Denial of addiction is the most prominent symptom of individuals who have problems with alcohol and substance abuse. Whatever its psychodynamics, their denial is reinforced by (1) fear that acknowledgment and treatment might jeopardize their professional status, and (2) the misconception that intellectual superiority constitutes a safeguard against loss of control. High achievers-doctors, lawyers, business executives, clerics, nurses, professors-are particularly vulnerable to such denial. Moreover, their spouses may share the fear that exposure could jeopardize and even undermine the family's livelihood. Some people become high achievers or overachievers in order to compensate for feelings of inadequacy and unworthiness. These feelings almost invariably surface in the substance abuser, antedating the onset of abuse. A particular challenge in treating this population is to address the negative consequences of low self-esteem without crippling the impulse to excel. Dr. Twerski demonstrates that chemical dependency is indeed an equal opportunity destroyer and he illuminates the makeup of high-achieving substance abusers as their narratives unfold. Addicted individuals will recognize themselves in these pages while providers of human services will discover ways and means to diagnose and intervene.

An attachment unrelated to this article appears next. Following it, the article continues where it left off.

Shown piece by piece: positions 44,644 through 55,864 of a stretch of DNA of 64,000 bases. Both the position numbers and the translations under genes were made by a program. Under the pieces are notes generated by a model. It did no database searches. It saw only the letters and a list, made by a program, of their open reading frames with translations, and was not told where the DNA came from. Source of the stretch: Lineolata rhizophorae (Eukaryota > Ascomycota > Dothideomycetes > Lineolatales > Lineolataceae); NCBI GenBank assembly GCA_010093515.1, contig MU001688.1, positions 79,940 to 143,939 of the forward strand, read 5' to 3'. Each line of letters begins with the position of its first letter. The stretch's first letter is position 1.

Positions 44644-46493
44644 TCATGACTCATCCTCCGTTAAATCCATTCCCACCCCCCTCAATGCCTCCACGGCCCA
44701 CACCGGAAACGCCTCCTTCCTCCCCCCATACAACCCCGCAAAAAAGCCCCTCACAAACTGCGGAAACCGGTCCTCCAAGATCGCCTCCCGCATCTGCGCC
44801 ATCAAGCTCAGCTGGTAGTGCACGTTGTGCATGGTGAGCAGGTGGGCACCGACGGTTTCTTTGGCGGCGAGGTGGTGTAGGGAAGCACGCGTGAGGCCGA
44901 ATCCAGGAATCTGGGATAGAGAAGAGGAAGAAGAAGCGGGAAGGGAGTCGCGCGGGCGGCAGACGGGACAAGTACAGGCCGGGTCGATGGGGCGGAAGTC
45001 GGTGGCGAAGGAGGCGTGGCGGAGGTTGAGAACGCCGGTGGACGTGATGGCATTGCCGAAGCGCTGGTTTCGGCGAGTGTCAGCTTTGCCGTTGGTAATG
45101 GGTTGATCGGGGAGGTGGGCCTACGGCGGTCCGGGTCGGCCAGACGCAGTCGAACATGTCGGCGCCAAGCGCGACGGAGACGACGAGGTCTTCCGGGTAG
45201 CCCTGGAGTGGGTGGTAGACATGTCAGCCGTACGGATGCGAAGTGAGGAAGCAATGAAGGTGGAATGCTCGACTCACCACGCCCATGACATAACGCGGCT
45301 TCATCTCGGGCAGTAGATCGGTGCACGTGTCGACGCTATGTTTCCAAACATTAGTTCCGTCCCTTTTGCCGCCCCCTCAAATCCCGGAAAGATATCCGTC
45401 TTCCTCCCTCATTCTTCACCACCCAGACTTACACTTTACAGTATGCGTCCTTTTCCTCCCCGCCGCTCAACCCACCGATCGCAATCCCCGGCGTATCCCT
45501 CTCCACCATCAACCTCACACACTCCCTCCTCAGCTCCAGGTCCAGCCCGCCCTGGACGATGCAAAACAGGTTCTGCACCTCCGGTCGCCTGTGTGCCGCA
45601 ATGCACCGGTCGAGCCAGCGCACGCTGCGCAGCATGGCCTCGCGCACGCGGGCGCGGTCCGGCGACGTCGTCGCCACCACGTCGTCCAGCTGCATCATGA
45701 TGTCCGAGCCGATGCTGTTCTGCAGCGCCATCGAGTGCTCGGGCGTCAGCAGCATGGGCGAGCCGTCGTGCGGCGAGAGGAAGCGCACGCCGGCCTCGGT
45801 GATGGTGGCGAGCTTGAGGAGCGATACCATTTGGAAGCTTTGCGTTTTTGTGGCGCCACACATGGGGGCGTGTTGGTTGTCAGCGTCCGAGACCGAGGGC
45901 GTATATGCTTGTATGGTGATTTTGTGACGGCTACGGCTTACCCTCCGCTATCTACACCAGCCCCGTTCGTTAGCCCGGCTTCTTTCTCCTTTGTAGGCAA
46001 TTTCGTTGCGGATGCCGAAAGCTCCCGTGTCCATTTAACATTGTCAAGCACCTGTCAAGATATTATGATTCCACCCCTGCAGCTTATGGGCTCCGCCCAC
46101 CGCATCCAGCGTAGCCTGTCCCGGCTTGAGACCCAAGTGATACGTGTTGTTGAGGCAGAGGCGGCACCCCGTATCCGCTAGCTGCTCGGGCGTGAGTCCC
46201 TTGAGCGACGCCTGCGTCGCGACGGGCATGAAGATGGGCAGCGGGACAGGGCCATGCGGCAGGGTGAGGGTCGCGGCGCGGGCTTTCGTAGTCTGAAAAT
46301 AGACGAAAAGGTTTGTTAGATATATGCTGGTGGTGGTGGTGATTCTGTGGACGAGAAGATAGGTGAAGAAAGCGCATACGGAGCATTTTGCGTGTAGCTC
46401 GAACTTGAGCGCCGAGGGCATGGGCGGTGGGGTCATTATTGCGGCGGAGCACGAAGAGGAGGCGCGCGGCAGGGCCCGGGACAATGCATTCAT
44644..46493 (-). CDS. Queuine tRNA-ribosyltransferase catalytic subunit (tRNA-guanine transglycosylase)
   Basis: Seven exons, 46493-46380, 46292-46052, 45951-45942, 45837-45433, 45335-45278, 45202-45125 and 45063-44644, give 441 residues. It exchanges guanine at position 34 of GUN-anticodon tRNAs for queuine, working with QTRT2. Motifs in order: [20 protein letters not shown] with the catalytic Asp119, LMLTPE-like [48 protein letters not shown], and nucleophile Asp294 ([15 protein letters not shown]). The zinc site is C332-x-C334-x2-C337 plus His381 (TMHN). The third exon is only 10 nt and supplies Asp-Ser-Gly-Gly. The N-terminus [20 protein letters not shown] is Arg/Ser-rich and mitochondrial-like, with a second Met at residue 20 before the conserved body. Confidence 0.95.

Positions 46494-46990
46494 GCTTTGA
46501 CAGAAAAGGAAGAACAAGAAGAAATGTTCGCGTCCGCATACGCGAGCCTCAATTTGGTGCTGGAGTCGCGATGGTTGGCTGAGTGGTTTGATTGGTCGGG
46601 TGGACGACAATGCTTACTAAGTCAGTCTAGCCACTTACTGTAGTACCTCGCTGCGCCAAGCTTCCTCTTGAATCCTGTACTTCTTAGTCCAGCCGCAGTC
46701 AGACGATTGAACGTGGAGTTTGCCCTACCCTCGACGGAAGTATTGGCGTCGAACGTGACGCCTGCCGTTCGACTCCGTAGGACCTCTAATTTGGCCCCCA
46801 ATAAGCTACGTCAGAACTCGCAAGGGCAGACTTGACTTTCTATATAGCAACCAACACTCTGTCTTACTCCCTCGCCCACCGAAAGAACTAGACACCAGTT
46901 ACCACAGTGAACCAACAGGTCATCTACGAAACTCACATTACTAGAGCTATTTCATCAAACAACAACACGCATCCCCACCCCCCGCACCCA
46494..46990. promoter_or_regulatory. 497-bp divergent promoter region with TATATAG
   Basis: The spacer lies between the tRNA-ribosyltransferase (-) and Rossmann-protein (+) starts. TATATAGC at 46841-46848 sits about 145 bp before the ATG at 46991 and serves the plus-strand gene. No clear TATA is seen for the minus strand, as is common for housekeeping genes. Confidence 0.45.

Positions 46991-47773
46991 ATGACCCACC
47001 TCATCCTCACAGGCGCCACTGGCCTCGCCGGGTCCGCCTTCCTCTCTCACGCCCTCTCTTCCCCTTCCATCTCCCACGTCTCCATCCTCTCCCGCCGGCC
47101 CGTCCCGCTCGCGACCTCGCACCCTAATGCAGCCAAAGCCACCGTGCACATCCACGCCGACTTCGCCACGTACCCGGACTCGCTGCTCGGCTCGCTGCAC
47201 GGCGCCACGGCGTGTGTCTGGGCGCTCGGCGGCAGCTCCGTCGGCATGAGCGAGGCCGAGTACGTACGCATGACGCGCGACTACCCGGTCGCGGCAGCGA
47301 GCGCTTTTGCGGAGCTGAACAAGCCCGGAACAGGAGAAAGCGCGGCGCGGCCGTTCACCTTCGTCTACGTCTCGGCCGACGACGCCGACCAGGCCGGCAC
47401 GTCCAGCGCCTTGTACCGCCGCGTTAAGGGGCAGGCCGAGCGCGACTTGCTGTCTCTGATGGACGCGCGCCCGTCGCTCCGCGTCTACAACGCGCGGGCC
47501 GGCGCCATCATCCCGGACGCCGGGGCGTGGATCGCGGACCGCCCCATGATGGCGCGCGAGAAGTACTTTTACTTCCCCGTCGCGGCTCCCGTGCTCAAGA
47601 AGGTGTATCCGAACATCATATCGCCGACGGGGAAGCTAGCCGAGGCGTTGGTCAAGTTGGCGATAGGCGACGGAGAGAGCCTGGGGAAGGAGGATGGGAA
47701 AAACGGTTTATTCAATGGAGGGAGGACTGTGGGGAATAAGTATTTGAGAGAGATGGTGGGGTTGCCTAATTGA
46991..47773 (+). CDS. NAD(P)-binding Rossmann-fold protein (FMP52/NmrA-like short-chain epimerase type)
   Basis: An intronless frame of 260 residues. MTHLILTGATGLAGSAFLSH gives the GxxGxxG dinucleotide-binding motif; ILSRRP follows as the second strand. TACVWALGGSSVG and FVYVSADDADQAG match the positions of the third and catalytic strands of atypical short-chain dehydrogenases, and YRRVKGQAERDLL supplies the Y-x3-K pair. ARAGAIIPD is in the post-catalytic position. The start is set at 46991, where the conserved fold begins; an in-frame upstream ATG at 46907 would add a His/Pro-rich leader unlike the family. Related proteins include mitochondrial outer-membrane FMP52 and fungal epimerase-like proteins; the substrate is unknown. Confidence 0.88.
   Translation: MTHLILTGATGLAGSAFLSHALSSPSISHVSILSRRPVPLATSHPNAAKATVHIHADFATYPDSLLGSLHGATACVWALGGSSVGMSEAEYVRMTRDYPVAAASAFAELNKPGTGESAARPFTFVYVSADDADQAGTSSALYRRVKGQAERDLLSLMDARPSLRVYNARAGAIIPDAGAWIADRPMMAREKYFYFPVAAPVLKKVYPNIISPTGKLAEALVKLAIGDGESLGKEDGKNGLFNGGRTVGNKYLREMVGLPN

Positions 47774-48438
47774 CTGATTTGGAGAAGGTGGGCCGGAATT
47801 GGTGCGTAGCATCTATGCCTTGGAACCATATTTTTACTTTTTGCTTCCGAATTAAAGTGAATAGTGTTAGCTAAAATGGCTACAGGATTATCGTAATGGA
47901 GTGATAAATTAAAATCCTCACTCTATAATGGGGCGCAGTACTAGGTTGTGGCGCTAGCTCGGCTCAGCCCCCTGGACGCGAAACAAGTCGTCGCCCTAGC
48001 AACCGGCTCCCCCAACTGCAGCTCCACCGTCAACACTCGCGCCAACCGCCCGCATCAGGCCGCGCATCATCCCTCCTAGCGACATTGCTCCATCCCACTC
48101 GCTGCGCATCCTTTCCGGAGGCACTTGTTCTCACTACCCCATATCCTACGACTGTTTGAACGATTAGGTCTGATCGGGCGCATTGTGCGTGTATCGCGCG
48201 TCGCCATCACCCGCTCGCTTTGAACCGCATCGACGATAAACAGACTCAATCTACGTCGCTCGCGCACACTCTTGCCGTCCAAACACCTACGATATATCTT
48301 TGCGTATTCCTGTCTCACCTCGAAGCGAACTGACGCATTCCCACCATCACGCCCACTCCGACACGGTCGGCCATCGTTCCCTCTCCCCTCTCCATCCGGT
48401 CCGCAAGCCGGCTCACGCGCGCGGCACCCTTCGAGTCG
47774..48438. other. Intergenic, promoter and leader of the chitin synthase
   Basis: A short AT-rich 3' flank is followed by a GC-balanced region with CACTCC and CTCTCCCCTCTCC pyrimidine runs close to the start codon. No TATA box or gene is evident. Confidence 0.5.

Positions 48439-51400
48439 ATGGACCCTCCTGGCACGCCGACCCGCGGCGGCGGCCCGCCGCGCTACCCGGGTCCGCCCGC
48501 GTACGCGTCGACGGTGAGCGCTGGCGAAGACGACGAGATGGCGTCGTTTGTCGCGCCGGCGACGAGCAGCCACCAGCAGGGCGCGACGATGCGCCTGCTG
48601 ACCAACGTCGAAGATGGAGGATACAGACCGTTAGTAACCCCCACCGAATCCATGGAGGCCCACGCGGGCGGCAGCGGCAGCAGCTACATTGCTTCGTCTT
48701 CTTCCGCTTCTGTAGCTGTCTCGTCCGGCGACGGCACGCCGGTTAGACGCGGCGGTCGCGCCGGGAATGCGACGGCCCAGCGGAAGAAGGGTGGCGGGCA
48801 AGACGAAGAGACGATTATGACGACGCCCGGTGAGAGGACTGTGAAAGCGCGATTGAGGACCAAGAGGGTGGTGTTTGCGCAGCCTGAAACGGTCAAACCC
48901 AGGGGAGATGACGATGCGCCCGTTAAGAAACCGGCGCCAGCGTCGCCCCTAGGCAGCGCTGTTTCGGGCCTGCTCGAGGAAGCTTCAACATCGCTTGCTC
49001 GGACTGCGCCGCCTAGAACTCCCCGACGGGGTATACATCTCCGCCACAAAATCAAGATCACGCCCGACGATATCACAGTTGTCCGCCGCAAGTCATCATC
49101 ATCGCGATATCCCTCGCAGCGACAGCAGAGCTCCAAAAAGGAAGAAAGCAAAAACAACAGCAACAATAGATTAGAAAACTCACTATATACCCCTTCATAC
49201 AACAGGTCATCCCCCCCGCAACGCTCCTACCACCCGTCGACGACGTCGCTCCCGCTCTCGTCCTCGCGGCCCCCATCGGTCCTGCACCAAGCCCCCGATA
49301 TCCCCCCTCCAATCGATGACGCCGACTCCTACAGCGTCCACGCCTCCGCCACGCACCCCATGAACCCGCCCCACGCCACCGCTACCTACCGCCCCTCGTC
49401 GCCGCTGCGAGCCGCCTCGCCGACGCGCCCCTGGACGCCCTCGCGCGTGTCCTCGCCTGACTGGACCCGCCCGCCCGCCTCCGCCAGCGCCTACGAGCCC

Publisher: Jason Aronson Inc. Publishers
Number of pages: 232
Weight: 499 g
Dimensions: 236 x 163 x 19 mm
Dr. Twerski's writings have made a priceless contribution to the understanding of America's number one health problem: alcoholism and other life-threatening addictions. This latest book, whose revealing personal stories are accompanied by clear commentary from one of our wisest and most experienced addiction specialists, is a gem. I wish everyone-every parent, teacher, counselor, and employer-would read it. -- George McGovern
Denial is a regular feature of addictive diseases, and 'super-people' are prone to 'super-denial.' Dr. Twerski discusses the dynamics of alcoholism and drug dependence in doctors, lawyers, CEOs, clergy, athletes, and others whose achievements in life make it most difficult for them to accept that they have lost control of alcohol or drugs. This book is a valuable resource for them and those who care for them. -- Father Joseph C. Martin, S.S.
The single greatest barrier to recovery from alcohol or drugs is the person's inability to recognize the problem. The denial is particularly intense in people who have achieved considerable influence in life and cannot admit loss of control. This book should be helpful to such people and their families and to their therapists. -- Betty Ford